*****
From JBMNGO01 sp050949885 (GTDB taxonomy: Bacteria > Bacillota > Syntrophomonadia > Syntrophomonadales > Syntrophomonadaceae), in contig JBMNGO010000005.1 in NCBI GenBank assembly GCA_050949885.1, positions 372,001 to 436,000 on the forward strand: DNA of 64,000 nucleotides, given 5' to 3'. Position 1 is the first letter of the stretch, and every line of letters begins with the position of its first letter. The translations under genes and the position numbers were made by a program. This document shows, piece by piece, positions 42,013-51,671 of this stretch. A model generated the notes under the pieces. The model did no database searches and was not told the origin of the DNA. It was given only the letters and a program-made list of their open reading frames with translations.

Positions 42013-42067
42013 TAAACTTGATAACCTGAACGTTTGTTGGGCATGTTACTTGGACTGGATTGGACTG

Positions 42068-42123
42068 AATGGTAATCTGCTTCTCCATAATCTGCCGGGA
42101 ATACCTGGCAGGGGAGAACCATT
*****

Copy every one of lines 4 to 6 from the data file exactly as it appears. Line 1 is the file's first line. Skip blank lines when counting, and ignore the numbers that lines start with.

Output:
Positions 42068-42123
42068 AATGGTAATCTGCTTCTCCATAATCTGCCGGGA
42101 ATACCTGGCAGGGGAGAACCATT